The Church, though dispersed throughout the whole world, even to the ends of the earth, has received from the apostles and their disciples this faith: She believes in one God, the Father Almighty, Maker of heaven and earth and the sea and all things that are in them; and in one Christ, Jesus, the Son of God, who became man for our salvation; and in the Holy Spirit, who proclaimed through the prophets the kindness of God and the anticipation and arrivals and the birth from a virgin and the passion and the resurrection from the dead and the ascension into heaven in the flesh of the beloved Christ Jesus our Lord and His future appearing from heaven in the glory of the Father "to gather all things in one" and to raise up anew all flesh of the whole human race in order that to Christ Jesus our Lord and God and Savior and King, according to the will of the invisible Father, "every knee should bow, of things in heaven and things in earth and things under the earth, and that every tongue should confess" to Him and that He should execute just judgment towards all; that He may send "spiritual wickednesses" and the angels who transgressed and became traitors, together with the ungodly and unrighteous and wicked and profane among men into everlasting fire; but may, in the exercise of His grace, give immortality on the righteous and holy and those who have kept His commandments and have persevered in His love, some from the beginning, and others from the time of their repentance, and may surround them with everlasting glory.


The Church, having received this preaching and this faith, although scattered throughout the whole world, carefully preserves it, as if they live in the same house. She also believes these points just as if she had but one soul and one and the same heart, and she proclaims them and teaches them and hands them down with perfect harmony, as if she possessed only one mouth. Although the world's languages are different, the meaning of the tradition is the same. For the Churches planted in Germany do not believe or hand down anything different, nor do those in Spain, nor those in France, nor those in the East, nor those in Egypt, nor those in Libya, nor those established in the central regions of the world. But as the sun, which is a creature of God, is the same throughout the whole world, so the preaching of truth shines everywhere and enlightens all men willing to come to a knowledge of the truth. No matter how gifted he may be, none of the Churches' rulers teach doctrines different from these, for no one is greater than the Master; nor will he who is not a good speaker abuse or hurt tradition. Because the faith is always the same, no one able to speak about it at great lengths makes any addition to it, nor does one who can say little lesson it.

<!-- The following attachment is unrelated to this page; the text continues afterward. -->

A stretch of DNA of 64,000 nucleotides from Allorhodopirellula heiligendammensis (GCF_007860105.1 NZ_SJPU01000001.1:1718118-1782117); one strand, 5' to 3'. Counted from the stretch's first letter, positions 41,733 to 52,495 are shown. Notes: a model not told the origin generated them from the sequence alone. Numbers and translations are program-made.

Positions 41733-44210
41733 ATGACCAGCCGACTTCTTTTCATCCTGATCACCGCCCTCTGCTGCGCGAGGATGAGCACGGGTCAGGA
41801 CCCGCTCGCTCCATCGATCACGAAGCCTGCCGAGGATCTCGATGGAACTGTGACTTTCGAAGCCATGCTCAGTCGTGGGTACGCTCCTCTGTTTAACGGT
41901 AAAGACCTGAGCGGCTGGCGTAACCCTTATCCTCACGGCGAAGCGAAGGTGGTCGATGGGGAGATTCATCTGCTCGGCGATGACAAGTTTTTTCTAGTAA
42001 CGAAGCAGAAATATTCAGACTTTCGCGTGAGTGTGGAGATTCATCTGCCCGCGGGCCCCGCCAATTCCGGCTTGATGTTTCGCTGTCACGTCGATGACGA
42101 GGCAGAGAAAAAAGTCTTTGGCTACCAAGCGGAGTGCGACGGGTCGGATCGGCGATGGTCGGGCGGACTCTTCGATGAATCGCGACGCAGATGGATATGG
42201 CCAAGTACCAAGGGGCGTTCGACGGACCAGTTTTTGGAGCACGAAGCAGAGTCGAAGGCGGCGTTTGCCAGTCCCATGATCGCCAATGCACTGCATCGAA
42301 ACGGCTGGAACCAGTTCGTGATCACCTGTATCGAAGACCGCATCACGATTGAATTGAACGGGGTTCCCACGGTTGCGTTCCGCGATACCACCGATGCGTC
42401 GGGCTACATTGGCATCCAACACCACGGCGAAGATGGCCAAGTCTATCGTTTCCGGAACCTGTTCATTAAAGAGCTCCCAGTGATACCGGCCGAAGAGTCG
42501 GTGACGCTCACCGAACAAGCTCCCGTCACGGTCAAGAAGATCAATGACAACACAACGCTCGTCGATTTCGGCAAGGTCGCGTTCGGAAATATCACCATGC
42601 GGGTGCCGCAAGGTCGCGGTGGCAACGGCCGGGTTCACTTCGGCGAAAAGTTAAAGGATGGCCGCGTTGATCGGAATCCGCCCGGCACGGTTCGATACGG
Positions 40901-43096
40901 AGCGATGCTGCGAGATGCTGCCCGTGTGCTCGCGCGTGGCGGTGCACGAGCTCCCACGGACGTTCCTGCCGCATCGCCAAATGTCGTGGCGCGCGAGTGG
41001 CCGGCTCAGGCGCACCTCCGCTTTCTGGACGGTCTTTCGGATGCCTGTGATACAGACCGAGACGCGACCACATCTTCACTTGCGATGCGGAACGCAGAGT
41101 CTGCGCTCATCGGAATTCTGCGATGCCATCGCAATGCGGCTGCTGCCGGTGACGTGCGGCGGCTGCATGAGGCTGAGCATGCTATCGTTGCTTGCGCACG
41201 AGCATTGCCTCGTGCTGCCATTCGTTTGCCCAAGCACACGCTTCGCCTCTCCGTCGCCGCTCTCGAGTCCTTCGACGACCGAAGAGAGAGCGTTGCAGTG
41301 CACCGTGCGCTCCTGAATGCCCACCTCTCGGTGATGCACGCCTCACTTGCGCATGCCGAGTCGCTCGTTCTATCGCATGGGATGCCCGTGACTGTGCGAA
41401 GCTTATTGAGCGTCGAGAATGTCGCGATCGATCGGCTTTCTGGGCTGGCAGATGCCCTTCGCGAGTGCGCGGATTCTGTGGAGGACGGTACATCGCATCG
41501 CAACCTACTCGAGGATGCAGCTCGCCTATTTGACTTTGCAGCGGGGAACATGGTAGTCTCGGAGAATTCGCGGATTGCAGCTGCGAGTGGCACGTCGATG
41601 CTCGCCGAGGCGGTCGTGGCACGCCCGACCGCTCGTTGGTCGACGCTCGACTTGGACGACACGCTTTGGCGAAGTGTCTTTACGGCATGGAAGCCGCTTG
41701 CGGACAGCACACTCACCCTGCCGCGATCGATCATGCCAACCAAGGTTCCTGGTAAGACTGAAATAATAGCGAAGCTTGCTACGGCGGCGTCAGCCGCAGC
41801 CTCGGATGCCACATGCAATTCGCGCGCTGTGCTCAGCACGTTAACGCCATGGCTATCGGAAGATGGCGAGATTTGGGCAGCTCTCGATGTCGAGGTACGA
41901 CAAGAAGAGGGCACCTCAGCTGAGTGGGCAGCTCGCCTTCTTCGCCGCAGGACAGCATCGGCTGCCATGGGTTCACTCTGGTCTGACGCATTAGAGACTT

Didascalia Apostolorum

(Early to Mid-3rd Century)

Chapter 13, Paragraph 1:


When you teach, command and warn the people to be constant in gathering together in the church. They should not withdraw themselves but always assemble so that no man can diminish the Church by not gathering, and cause the body of Christ to be short a member. Let a man not think about others only, but also about himself in regards to what the Lord said: “Everyone who does not gather with me, scatters.” Since you are the members of Christ, do not scatter yourselves from the Church by not gathering together.



Cyprian’s Letter to Januarius and the Bishops in Numidia

(Mid-3rd Century)

Paragraph 3:


The Church, founded by Christ the Lord upon Peter, by a source and principle of unity, is one.